3. Easier on the body.  With all the wear n’ tear that triathletes punish their bodies with, sometimes it’s nice to get a low-impact workout session in.  Running on a treadmill feels easier physically because the ground is being pulled underneath your feet and there’s no wind resistance where running outside demands more from your body because you’re propelling your body forward stride for stride. Treadmills are padded, making them a good option if you’re fatigued, overweight or are experiencing minor injuries (especially with knee issues) and want to decrease the overall impact temporarily. For the record, you can better simulate outdoor running by setting your treadmill at 1% incline…just sayin’.


1. May develop imbalances.  While running on a treadmill, you are no longer required to pull your body forward with the back of your legs. Your left foot lands, the treadmill drags it behind you and you land the right foot before the left gets dragged back too far. Essentially, you’re lifting the back foot forward then cushioning the impact with your knees without needing to pull the leg back (since the machine does that for you).  This ‘pull back phase’ is vital for good, well balanced running and regular treadmill sessions may be robbing your butt muscles and hamstrings of the muscular development they require to be a good over well balanced runner that you would otherwise get while running outside.

2. Lack of real world conditioning.  This is what I will otherwise refer to as “mental toughness”.  When you run on a treadmill, you are spared the hassle and inconvenience of dealing with such important nuances as terrain, wind, temperature and the elements…all vital things you will absolutely need to deal with come race day.  How will you react to running in the cold, or the rain, or against the wind if you’ve conditioned yourself to run in only tolerable nicey-nice conditions?  For me, this is the prime reason I run outside as, hey, race day is also like a box of chocolates, you just “never know what you’re gonna get”…so best be prepared.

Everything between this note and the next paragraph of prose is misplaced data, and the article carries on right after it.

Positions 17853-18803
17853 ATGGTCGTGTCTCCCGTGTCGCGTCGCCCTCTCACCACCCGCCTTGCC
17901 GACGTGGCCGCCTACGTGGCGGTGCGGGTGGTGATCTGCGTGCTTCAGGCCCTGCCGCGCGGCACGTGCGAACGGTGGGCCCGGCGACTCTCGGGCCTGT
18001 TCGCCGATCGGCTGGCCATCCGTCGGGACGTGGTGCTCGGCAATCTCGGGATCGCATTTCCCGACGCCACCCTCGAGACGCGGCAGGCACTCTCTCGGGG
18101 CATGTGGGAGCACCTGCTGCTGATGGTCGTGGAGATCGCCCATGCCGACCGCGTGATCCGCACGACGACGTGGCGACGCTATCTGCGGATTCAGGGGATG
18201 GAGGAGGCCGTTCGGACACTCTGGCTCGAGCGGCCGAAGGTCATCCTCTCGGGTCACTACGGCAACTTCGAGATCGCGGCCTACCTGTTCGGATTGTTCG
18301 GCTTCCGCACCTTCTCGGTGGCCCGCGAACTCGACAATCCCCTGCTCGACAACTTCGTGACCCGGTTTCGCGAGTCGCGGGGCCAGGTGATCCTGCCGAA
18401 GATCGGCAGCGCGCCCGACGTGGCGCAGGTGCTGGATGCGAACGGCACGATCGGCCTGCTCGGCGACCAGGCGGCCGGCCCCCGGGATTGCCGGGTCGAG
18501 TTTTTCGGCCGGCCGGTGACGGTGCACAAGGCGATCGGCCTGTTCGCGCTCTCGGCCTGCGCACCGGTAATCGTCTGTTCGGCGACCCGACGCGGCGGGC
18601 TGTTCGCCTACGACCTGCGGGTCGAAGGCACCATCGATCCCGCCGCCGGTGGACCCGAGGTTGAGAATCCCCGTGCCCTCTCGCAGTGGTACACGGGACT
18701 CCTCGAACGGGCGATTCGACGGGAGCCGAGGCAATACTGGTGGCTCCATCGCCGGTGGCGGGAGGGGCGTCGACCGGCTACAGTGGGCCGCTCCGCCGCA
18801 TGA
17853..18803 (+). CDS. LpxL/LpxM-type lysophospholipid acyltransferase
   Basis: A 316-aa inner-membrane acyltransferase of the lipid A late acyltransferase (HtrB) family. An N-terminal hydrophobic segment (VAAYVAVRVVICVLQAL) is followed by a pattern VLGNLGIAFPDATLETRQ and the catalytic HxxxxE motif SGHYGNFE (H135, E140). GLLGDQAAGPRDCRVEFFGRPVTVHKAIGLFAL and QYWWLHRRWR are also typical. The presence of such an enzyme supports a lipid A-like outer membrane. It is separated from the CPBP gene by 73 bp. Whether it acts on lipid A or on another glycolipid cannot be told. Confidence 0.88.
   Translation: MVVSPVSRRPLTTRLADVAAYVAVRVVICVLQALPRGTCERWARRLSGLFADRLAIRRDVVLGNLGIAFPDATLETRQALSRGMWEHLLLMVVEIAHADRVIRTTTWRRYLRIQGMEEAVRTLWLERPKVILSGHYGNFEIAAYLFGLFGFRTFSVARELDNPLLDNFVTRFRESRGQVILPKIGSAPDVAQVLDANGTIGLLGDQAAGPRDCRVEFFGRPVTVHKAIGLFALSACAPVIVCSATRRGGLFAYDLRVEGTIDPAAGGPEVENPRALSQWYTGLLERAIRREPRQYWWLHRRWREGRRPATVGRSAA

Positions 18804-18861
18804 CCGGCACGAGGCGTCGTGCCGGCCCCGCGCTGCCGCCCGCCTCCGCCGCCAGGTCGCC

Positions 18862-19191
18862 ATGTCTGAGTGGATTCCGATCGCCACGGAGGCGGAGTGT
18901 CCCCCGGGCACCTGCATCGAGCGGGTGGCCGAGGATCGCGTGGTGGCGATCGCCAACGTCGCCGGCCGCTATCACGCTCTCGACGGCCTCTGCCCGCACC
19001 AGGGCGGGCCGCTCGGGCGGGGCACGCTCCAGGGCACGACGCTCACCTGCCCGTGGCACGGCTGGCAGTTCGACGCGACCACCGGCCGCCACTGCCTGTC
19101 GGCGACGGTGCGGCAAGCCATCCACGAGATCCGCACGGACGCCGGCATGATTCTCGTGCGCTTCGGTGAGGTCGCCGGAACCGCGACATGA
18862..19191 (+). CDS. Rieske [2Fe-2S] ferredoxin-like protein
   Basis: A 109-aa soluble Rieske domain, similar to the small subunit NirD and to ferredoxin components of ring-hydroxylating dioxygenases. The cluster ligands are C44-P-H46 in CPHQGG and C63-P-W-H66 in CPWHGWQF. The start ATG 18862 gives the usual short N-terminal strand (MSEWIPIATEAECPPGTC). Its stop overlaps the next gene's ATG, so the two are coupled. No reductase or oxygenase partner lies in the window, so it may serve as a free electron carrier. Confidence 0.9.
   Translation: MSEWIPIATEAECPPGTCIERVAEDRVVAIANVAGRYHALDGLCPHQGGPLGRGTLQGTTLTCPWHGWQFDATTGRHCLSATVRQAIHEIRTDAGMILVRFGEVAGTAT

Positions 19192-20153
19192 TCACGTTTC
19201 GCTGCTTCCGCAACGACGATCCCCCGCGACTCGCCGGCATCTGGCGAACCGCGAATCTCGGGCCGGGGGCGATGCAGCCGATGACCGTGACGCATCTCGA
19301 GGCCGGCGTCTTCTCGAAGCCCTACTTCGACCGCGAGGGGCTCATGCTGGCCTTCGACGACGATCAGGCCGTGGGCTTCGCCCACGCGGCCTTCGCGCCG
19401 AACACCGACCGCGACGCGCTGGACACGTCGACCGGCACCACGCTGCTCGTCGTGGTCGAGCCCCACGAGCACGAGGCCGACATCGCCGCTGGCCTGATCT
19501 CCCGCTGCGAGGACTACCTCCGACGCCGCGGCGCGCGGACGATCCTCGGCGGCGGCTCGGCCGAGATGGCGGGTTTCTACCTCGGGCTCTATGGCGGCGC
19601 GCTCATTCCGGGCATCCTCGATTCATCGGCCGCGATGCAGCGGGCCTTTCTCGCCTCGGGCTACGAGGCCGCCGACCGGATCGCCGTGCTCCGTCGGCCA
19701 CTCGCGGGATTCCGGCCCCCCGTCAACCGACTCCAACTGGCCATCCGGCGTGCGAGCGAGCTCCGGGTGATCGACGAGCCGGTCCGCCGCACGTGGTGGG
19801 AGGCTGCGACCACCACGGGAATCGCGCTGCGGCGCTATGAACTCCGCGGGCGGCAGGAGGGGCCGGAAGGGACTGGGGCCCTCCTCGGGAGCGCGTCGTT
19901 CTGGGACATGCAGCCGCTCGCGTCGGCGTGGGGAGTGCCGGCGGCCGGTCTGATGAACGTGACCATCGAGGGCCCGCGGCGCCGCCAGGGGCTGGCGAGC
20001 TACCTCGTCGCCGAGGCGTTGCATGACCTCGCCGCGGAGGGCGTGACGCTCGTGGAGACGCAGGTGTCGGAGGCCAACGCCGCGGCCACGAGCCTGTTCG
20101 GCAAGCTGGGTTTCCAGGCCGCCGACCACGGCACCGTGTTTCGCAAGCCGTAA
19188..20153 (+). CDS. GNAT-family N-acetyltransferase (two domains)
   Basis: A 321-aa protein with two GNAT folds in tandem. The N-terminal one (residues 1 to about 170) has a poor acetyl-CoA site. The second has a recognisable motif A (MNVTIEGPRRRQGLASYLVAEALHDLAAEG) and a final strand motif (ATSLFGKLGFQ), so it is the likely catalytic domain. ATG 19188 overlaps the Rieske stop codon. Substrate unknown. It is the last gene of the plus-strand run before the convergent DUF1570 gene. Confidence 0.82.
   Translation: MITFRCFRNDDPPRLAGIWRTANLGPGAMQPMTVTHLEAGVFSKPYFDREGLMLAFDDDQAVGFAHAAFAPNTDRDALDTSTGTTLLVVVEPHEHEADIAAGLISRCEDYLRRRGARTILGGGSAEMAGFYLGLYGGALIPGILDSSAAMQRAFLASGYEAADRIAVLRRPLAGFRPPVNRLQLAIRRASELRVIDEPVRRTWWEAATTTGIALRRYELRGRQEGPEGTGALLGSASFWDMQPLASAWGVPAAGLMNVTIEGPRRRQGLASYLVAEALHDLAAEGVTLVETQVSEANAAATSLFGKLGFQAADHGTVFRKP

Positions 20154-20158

3. Burns less calories.  Need I say more, chubs?

4. Scenery?  Treadmills are boooooooooooring at the best of times.  Sure, some may come equipped with a television or whatever but, really, how hard are you working out when you’re watching Cake Boss’  instead of doing your speed intervals?  No matter how much I try, there is nothing to be enjoyed about staring at my sweaty reflection in the window ahead of me for hours on end while running in place on a treadmill.  Perhaps other people don’t mind staring transfixed on their own image in a mirror, or whatever but, personally, I need the comfort of experiencing different routes, seasons, climate changes, etc, and let’s not forget about f-r-e-s-ha-i-r.  Having to breathe in the bodily stench of the Sasquatch running beside me for an hour is not my idea of a fun training run.  Hells no!

5. Less chance of quitting.  Once you’re out – you’re out.  The only way to get back is to haul ass and make it happen, unlike running on a treadmill where you just step off and press ‘Stop’.  Lord knows, I’ve had days where I felt like quitting but when you’re still 12k  from your destination, there’s really not much else to do but cinch up your apple sack and get moving.  I wonder how many runs I might have bunked off had I been on a treadmill instead?

6. Downhills?  Yeah, good luck with that on a treadmill.

So, while I leave the overall verdict to you, personally, I’m keeping up with my habit of running outdoors as often as humanly possible come rain, wind, sleet, snow, zombie uprising…what have you.  Besides, I also learned tonight that running outdoors – despite the sloppy conditions – isn’t nearly so bad when you have something positive to dial into mentally in order to make the time go by.

All Hans On Deck!

Posted: August 21, 2011 in Motivation, Training
Tags: , ,
  • (Long) Bike (click to see stats)
  • (Long) Brick Run (click to see stats)
  • 75.04k (2:33:08) – 13.65k (1:12:42)
  • Avg. Heart Rate = 142 bpm – 160 bpm
  • Max. Heart Rate = 172 bpm – 167 bpm
  • Avg. Speed/Pace = 29.5/kph – 05:19 min/km
  • Best Speed/Pace = 72.6/kph – 04:15 min/km
  • Calories = 4942
  • Temp = 25º
  • SOTD: ‘It’s the Sun’  by The Polyphonic Spree

Today was my last big mileage day of the season leading into the Cancun 70.3 challenge next month and I couldn’t be happier.  Not only to be temporarily finished with the regular Iron-distance weekend Bricks, but for the opportunity to relax a little over the next three weeks and indulge in a little more ‘Me Time’, so to speak.  So bring on the taper week, baby…sweet, sweet, taper week!